Buying Costs

Buying costs are associated with buying real estate, such as brokerage fees, title work, inspection costs & lending fees.


Cash Reserves

The cash reserves are the money left over for the buyer after the down payment and the closing costs.


Closing is the final step in completing a real estate transaction.

On the closing date, buyers and sellers sign the final documents, and the buyer makes the down payment and pays closing costs.

Ownership of the property is transferred from the seller to the buyer of the property.

Closing Costs

Closing costs are costs the buyer or seller must pay at the time of closing.

Closing costs can include application fees, home inspection costs, appraisals, property taxes, title insurance, attorney’s fees, escrow fees, recording fees, etc.

A buyer or seller of a property can find the itemized lists of Closing Costs on a standardized form called the Closing Disclosure, which the settlement agent will fill out.

Typically, home buyers will pay between 2 to 5 percent of the purchase of their home in closing fees.

Comparative Market Analysis

Comparative market analysis (CMA) is a report on comparable homes in the area used to derive an accurate value for the home in question.


A commission is a fee paid to a broker or an agent for facilitating the purchase or sale of real estate.

Generally, commissions are roughly 3% each (6% total) for the Buyer’s Agent & Seller’s Agent w/ the commissions being paid entirely by the seller.


This term refers to conditions that have to be met to purchase a home to be finalized.

For example, there may be contingencies that the loan must be approved or the appraised value must be near the final sale price.

Construction Contingency

Construction contingency is added to your construction budget to cover unforeseen budget overages and change orders on the project.

Depending on the risk of the project, a flipper may include anywhere from as little as 5% up to 25%.

Contract Contingency

A contract contingency is a condition put on an offer to buy a home, such as the prospective buyer making an offer contingent on their property sale.

Conventional Loan

Conventional Loans are not insured or guaranteed by the Federal Government (such as FHA or VA loans).

Unlike federally insured loans, conventional loans carry no guarantees for the loan if you fail to repay the loan.

For this reason, conventional loans generally require a 20% down payment, or you will be required to pay private mortgage insurance.

Counter Offer

A seller can accept, reject, or counter any offer. When the seller counters an offer, the seller can change the price, dates, contingencies, or other purchase agreement terms.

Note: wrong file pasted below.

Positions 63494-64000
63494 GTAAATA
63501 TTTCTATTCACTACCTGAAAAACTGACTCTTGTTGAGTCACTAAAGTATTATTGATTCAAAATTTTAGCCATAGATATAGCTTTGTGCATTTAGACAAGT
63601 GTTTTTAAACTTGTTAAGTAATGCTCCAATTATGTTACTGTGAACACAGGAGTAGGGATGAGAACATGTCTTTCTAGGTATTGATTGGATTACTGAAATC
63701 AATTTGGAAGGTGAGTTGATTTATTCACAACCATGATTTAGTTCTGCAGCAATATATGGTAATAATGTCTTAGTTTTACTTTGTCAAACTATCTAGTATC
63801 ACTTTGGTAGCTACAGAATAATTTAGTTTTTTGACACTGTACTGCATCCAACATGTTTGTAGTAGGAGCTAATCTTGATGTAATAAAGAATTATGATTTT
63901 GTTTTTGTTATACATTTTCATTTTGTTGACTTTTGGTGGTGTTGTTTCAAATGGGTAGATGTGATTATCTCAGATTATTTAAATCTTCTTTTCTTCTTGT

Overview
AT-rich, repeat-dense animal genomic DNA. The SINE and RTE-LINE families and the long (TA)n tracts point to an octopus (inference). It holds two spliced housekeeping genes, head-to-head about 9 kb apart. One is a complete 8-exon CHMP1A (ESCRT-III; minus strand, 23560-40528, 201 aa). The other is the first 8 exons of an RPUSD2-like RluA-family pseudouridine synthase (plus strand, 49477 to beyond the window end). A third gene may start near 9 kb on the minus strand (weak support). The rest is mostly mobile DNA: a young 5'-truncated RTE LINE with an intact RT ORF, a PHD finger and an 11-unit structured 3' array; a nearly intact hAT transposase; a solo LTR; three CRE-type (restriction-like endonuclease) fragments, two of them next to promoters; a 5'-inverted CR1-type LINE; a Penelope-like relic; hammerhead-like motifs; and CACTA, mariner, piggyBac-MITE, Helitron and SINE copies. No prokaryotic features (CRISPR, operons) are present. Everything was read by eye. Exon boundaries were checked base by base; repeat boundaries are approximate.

Covenants are neighborhood rules created and enforced by Home Owners Associations.

Covenants can restrict the use of the property, such as limitations of leasing the property or using the property for commercial use.

Covenants can also restrict the architectural appearances allowed in the neighborhood, such as exterior paint colors, fences, and landscaping, to name a few.

Crowd Funding Lender

A Crowd Funding Lender is a lender that funds real estate deals by crowdsourcing funding from many investors.


Debt to Income Ratio

Debt to Income Ratio is a ratio that lenders evaluate when qualifying a buyer to purchase a property. Most lenders will like to see a debt-to-income ratio of 45% or lower.


Disclosures are any material facts or defects that a Seller must disclose on a Sellers Disclosure document.

Distressed Property

A distressed property is any property that is under foreclosure or being sold by the lender.

Typically, a distressed property results from a homeowner who cannot keep up with the mortgage payments or pay the property tax.

A distressed property is commonly be sold below market value at a bank or county auction.

Double Closing

Wholesalers use a double closing strategy to purchase and sell the property for a quick profit.

The wholesaler purchases a property from a seller at a discounted price and then resells the property to a buyer for a small profit.

It is called a double closing because the wholesaler participates in two closings (the purchase & the sale).

Dual Agency

Dual agency is when one agent represents both sides, rather than a buyer’s agent and a listing agent.



An easement gives an individual or entity the right to cross or use someone else’s property.

Easements are generally established for public access rights-of-way or utility company easements to allow utilities to pass through an individual’s property.

Earnest Money Deposit

Earnest Money Deposit is money provided by the buyer to a seller to show good faith that they are serious about purchasing the property.

Earnest Money is generally between $500 to $1,000, but a buyer can offer a larger earnest money deposit to entice the seller to accept their offer.


Equity is ownership. In homeownership, equity refers to how much of your home you own—meaning how much of the principal you’ve paid off.

The more equity you have, the more financial flexibility you have, as you can refinance against whatever equity you’ve built.

Put another way, equity is the difference between the fair market value of the home and the unpaid balance of the mortgage.

If you have a $200,000 home and still owe $150,000 on it, you have $50,000 in equity.


Funds for a real estate transaction are ‘held in escrow’ in which a third party, generally a Title Company, receives and distributes the funds of the transaction.